The first half, focussing on a Russian aristocrat who serves on a jury only to find that the defendant is a woman he once treated shamefully, is brilliant. Absolutely brilliant. There's a moral heart that beats fiercely in our hero, and whilst it's a bit naive it's very endearing. The psychological portraits of both he and the woman Maslova are absolutely brilliant. The writing is clear and warm and big-hearted, at the same time as being exciting and philosophical and moral. I was immensely impressed. And to be honest I still am, but by the time page 350 rolled round, things were getting a bit repetitive and didn't get much better. The books gets a bit mired in its moral message, and our hero constant efforts to give away his land to his peasant and improve the lots of all the mistreated prisoners he comes across - noble aims, indeed, but they don't make for exciting reading one after another after another.
I finished the book very much looking forward to reading more Tolstoy, but a little disappointed that the absolutely brilliant first half didn't reflect the whole.
8 of 10 people found the following review helpful
on 9 April 2000
A beautifully decriptive story set in Russia 100 years ago. Even the briefest characters are given personality and life, and also much humour. It took me several weeks to read the book, but it is so well written I found myself remembering exactly where i left the story, and never had to re-read any of it. Probably the first book I have ever read in which I can remember the story from start to finish. A proper 'old fashioned' tale, but with many thoughts and ideas which are equally relevant in todays society.
1 of 1 people found the following review helpful
on 19 January 2013
This is a generally under-rated novel by Tolstoy but is as fascinating as his other two greats. This particular edition is introduced by a must-read essay by a Tolstoy specialist.
1 of 1 people found the following review helpful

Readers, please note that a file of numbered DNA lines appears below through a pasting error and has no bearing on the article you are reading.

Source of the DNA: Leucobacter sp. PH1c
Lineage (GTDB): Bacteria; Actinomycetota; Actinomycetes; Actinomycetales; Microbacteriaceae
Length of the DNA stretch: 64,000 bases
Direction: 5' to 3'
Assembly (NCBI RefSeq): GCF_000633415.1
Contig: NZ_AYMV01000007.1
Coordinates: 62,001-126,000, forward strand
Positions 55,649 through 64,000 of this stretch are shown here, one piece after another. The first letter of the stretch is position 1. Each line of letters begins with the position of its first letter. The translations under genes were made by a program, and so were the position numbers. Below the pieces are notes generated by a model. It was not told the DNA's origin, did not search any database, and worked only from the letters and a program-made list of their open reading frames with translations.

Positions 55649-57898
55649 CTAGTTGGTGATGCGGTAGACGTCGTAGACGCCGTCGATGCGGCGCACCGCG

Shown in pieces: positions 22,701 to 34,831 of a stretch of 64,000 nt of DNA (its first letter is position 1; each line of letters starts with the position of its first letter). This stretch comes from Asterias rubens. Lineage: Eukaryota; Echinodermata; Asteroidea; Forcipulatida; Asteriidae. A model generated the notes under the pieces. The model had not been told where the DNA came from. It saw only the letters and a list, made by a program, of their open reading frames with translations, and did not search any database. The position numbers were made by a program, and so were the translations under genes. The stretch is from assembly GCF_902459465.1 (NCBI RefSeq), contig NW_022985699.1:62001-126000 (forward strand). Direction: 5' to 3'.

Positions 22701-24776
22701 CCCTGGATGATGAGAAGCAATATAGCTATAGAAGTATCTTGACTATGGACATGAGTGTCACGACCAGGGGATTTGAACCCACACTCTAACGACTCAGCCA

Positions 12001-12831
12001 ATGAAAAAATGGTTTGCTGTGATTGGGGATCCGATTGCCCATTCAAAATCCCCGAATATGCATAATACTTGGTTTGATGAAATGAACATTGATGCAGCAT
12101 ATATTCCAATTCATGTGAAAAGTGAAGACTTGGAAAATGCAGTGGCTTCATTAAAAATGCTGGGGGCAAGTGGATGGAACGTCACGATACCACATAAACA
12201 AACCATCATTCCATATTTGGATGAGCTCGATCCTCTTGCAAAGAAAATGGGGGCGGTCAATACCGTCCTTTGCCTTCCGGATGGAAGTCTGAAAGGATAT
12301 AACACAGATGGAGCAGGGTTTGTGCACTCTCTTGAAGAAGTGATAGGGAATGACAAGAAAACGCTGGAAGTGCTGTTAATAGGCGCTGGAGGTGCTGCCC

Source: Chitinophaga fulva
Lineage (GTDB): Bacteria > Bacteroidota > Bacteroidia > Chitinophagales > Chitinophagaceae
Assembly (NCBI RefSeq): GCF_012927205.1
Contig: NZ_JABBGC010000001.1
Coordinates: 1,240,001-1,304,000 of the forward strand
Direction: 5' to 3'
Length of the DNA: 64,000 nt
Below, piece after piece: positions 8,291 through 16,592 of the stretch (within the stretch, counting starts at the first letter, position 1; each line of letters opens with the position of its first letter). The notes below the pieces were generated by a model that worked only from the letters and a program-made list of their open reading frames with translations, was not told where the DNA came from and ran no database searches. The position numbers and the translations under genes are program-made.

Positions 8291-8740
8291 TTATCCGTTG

on 3 September 2013
I enjoy the classics. They never stop intriguing readers with their content. I enjoy reading it very much.
Recommend to anyone who enjoys reading.
20 of 26 people found the following review helpful
on 21 August 2000
The 'Ressurection' came into my hands after having read virtually everything else by Tolstoy, and for it's lack of reputation caught me entirely by surprise. Here we find Tolstoy the great storyteller, a genius whose strong personality sometimes prevents him from understanding his characters. It is a great paradox that his would be the great literary heroines, like Anna Karenina, when it is in the characterization of women that a careful reader can notice a lack of intimate knowledge and real understanding. Yet in the background there is always a man, crucified between moral corectness and a hipocrisical society, each of those men a part of Tolstoy himself, and it is exactly in the deep, cruelly exact self-portrait that his mastery is undisputed. 'Ressurection' features a female character strong enough to carry a novel; yet it is the feeble male character that occupies our attention as we watch him shed the protection offered by the norms of his class, to search for redemption, or resurrection. It is a novel hard and unfrilled, yet there is something in its shattering sincerity, in the drama of its gestures, that makes it truly great. Together with 'War and Peace' and a short novel, 'Father Sergei', it is to be considered the pinnacle of Tolstoy's opus.